Disciple Xuan Ce arranged for Master Yongjia to travel to personally meet Hui Neng at his temple in the Caoxi (曹溪) area of northern Guangdong province. Hui Neng asked many questions, and Yongjia answered them all to the satisfaction of Hui Neng (who confirmed Yongjia’s enlightenment and understanding). As Yongjia would only stay one night with Hui Neng, he received the name ‘One Stay Sleep’ (一宿觉 - Yi Su Jue), or ‘One Night’s Stay’ in English transliteration. After this incident, Yongjia was widely known as ‘Zhen Jue Da Shi’ (真觉大师), or the ‘Great Master True Enlightenment’. Amongst his many highly respected disciples in the world were ‘Hui Cao’ (惠操), ‘Hui Te’ (惠特), ‘Deng Ci’ (等慈) and ‘Xuan Ji’ (玄寂), etc.
It is recorded that Yongjia passed away on the 17th day of the tenth lunar month, in the year 713 CE. This date is traditionally recorded as the 1st or 2nd year of the reign of the Tang Dynasty Emperor ‘Xuan Zong’ (玄宗), during the Dynastic Era of ‘Xian Tian’ (先天) - which equates to the years 712 CE and 713 CE. However, there is a complication within Chinese language written records, as Yongjia’s death is further recorded as happening during the 2nd year of the following Dynastic Era known as ‘Kai Yuan’ (开元) - that is 714 CE. Master Yongjia therefore, passed on the 17th day of the tenth lunar month in one of the following years - either 712, 713 or 714 CE. Master Yongjia adjusted his robe and sat upright in the cross-legged position, before peacefully passing away. His breathing slowly reduced and then stopped, with Master Yongjia’s body remaining sat upright with no support. He passed away in his 49th year of life (interestingly written as ‘40’ plus ‘9’ [四十有九 - Shi Shi You Jiu] years within the original Chinese language text). Through an edict, Master Yongjia was granted the posthumous Imperial Title of ‘Wu Xiang’ (无相), or ‘Non-Thought’ (such as the condition of a ‘stilled’ and ‘expanded’ mind).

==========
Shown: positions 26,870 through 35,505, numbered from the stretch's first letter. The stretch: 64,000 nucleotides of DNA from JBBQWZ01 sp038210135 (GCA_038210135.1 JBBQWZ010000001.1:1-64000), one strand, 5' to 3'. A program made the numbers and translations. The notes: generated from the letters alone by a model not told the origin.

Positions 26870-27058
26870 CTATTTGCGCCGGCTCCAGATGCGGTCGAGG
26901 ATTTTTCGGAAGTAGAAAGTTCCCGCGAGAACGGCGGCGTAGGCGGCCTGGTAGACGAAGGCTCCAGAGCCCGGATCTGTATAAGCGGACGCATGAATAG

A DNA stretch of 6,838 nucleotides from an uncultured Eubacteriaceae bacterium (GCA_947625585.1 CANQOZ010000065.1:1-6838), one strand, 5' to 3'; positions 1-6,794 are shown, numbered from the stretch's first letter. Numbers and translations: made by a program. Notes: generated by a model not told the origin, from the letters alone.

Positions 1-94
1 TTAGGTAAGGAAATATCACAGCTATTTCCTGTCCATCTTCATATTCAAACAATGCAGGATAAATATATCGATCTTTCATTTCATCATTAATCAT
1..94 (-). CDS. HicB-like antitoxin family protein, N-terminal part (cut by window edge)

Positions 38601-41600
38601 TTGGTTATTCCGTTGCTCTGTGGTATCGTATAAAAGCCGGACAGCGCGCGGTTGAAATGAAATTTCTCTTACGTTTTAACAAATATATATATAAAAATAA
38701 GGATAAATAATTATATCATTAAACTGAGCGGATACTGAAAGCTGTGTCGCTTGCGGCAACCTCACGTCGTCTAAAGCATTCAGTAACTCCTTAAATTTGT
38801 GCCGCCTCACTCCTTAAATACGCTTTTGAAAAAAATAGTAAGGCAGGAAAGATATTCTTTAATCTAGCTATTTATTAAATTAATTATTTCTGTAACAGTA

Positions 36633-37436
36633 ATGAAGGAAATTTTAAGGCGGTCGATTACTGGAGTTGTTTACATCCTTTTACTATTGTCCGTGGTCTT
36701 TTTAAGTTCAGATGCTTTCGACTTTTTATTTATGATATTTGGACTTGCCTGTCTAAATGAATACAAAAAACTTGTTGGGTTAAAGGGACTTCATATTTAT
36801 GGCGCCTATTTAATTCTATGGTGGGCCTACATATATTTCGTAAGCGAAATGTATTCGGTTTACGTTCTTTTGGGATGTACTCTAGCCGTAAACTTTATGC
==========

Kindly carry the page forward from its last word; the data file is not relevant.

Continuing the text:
Master Yongjia is renowned for his famous work entitled ‘Realisation of the Way (Dao) Song’ (证道歌 - Zheng Dao Ge) - known as ‘Song of Enlightenment’ in the West (see: Charles Luk). The work of Master Yongjia is recorded in the Ch’an literature and well known in China. The ‘Realisation of the Way (Dao) Song’ is comprised of 247 sentences, and written using 1814 characters (although there is a version containing 267 sentences, and 1817 characters). Abiding by the rules of ancient poetical construct, the ‘Realisation of the Way (Dao) Song’ is comprised of 4 or 6-character sentences arranged in 51 paragraphs. This text flows well and presents the Ch’an teaching in a lucid and fluid style, very similar to the ‘Confidence Mind Inscription’ (信心铭 - Xin Xin Ming), the ‘Gathering Together Contract’ (参同契 - Can Tong Qi) and the ‘Precious Mirror Samadhi’ (宝镜三昧 - Bao Jing San Mei) - all of which are held in high regard by the ‘Ch’an Forest’ (禅林 - Chan Lin) tradition, that is the Vinaya Practicing ‘Ordained’ Ch’an Buddhist monastic community.
©opyright: Adrian Chan-Wyles (ShiDaDao) 2019.